Adult Learning Principles, Part 6: Sensitive Egos

Speak Schmeak

Adult learning principle #5: Adult learners have sensitive egos Many of us, over the course of a lifetime, have developed a fear of appearing stupid or incompetent. As children, we were encouraged to explore, ask questions and learn about the world, but somewhere along the way, that was taken away from us. Many adults have mixed feelings about teachers, school, and structured learning.

Adult Learning Principles, Part 5: Motivations & Barriers

Speak Schmeak

Adult learning principle #4: Adults are motivated to learn by both external and internal factors When we were kids, many of us were not motivated to learn by anything other than our parents' and teachers' rewards and punishments. Understanding the motivations and barriers your participants face can help you as an instructor pinpoint how best to serve them, by increasing their motivation for learning.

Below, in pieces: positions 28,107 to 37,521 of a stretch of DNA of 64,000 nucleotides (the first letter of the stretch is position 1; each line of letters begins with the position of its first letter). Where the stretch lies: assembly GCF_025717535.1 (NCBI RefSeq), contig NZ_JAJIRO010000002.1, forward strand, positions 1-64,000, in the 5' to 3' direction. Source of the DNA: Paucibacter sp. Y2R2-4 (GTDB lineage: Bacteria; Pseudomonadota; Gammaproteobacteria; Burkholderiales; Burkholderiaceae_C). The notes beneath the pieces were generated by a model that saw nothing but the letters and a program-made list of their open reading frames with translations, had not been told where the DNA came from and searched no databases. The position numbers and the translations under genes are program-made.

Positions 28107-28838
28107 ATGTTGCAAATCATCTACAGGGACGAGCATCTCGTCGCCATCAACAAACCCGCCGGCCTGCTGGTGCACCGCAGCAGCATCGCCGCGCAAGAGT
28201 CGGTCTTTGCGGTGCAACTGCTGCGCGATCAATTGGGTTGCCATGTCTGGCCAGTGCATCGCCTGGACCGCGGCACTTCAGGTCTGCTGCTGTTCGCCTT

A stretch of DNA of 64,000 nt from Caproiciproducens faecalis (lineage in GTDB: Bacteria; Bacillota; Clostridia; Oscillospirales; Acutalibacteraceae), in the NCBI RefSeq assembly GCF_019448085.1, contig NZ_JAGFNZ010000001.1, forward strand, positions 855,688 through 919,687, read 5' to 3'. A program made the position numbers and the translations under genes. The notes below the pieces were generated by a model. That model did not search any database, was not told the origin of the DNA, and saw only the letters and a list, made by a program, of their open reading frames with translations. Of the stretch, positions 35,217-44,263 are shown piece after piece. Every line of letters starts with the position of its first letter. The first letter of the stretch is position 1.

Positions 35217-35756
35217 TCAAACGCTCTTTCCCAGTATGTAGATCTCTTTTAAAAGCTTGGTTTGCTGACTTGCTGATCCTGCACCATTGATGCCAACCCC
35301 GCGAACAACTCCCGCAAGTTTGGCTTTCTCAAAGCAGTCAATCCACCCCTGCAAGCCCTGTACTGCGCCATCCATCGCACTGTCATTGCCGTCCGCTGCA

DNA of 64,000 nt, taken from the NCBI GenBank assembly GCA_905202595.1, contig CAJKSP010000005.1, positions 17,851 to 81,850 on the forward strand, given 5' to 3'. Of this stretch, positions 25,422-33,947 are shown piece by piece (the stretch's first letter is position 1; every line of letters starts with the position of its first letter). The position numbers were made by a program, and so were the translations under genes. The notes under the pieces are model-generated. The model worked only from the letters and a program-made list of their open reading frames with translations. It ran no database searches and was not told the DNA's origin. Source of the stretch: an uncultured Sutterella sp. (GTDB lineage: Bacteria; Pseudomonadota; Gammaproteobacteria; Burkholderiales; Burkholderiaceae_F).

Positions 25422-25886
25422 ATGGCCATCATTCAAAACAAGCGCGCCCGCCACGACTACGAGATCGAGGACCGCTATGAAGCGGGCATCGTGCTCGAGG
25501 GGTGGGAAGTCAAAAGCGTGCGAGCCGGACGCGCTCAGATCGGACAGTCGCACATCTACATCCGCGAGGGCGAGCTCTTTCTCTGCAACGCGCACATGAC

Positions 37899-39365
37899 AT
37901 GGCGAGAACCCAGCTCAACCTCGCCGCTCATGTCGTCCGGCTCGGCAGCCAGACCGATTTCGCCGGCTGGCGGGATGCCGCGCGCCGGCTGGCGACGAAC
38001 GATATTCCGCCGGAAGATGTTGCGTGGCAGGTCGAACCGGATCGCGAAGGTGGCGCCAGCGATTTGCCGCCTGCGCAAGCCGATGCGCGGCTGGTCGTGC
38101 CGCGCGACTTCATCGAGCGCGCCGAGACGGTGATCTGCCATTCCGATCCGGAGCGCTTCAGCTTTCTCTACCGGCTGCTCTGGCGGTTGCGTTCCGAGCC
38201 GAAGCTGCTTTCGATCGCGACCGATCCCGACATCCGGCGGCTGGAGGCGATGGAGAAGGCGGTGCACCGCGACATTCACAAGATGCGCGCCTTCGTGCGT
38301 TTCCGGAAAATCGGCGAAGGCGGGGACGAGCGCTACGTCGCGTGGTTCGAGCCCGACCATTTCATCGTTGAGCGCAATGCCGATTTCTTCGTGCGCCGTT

Adult Learning Principles, Part 7: Problem-Oriented

Speak Schmeak

Today's post is the last in the Adult Learning Principles series. There's so much more information out there, but I just wanted to give a basic overview that can help any speaker, instructor or facilitator make a better connection with and create a better learning environment for your audience. At its most basic level, adult learning tends to be self-directed and based on the person's individual needs and life experiences.

The slide's the limit

Speak Schmeak

Or, to say it another way, people learn better with a multimedia approach as opposed to just viewing text. Pet Peeves Public Speaking Techniques and Strategies Adult Learning Principles PowerPoint CommunicationDownload audio here. I worked with a client last week whose slides were packed with text. When I suggested to her that she take the multiple ideas on one slide and expand them out over several slides, she balked.